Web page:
In this scenario you learned about Spring Boot and how it can be used to access relational data from a Database. We will add additional scenarios that explain more how to build Spring Boot applications on OpenShift shortly, so check back to learn.openshift.com
To summarize: you started by adding spring-boot-data-jpa to the
pom.xml which brought in the Spring dependencies necessary to talk to a database through the JPA protocol from the Red Hat Maven Repository (since we used the BOM from Snowdrop). Then you added a JPA-annotated Model to represent the table, a Repository interface through which you queried the data, and an
import.sql file to seed the database with test data. Finally, we deployed everything to OpenShift.
Spring Boot is a powerful and easy to use framework for developing everything from monolithic applications to microservices, but Spring Boot becomes every better when we package it in a container and use an orchestrated platform like OpenShift. When using OpenShift we can, in a very consistent and fast way, deploy our Spring application to multiple environments without worry of environment differences. OpenShift also enables things like Deployment Pipelines and Blue/Green deployments but that was not covered in this scenario.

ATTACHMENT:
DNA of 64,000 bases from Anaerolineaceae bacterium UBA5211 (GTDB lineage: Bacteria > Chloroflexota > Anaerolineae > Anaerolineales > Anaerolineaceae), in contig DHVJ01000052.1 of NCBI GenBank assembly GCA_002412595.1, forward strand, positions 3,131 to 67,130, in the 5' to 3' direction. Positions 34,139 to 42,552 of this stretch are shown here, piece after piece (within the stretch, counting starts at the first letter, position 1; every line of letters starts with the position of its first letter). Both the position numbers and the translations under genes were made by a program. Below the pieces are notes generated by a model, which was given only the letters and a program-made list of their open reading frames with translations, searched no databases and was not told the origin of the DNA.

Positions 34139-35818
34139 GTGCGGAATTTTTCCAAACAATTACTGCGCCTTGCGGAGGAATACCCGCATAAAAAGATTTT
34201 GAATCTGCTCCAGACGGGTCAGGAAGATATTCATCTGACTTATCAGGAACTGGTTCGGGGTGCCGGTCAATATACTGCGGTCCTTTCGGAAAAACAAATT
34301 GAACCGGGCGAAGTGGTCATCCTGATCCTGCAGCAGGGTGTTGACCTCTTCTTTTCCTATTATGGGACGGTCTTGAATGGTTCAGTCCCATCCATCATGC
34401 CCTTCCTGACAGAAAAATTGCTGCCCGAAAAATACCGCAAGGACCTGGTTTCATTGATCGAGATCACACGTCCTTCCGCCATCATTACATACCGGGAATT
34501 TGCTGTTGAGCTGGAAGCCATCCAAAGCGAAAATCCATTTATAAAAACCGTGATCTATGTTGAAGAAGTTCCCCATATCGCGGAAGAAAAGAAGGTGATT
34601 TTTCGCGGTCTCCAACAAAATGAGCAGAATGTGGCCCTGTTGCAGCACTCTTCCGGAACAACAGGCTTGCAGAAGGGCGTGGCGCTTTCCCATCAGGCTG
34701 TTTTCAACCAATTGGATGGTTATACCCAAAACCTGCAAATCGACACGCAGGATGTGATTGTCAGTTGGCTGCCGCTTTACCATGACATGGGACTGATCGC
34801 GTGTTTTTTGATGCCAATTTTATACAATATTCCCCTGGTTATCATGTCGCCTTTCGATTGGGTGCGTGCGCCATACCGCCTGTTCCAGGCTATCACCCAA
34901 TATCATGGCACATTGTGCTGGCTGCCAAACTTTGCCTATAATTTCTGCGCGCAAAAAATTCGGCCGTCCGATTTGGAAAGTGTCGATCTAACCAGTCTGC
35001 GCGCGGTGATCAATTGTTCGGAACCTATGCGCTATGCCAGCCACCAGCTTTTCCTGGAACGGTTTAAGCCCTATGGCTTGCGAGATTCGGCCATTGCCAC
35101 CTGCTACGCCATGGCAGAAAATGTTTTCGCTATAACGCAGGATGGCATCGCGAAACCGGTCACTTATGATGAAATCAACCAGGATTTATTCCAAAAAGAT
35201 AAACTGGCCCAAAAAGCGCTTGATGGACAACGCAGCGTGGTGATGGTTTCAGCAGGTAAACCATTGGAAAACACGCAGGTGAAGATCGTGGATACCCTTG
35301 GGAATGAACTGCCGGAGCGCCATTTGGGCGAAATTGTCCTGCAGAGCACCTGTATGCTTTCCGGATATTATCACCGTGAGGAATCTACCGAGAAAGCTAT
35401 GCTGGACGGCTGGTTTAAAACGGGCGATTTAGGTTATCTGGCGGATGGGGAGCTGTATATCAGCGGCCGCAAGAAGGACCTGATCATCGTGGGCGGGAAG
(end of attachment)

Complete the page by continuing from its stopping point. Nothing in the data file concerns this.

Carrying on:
More background and related information on Red Hat OpenShift Application Runtimes and Eclipse Vert.x can be found here:
- Red Hat OpenShift Application Runtimes for Developers - Here you can get started with a project using different boosters and clone that project to your local computer. This also enables you to deploy your application on your own private OpenShift Container Platform or use OpenShift Online that is provided for free from Red Hat.
- Project Snowdrop homepage - This site has a lot of details of the work that Red Hat is doing to make Spring work great on Kubernetes and OpenShift.
Don’t stop now! The next scenario will only take about 10 minutes to complete.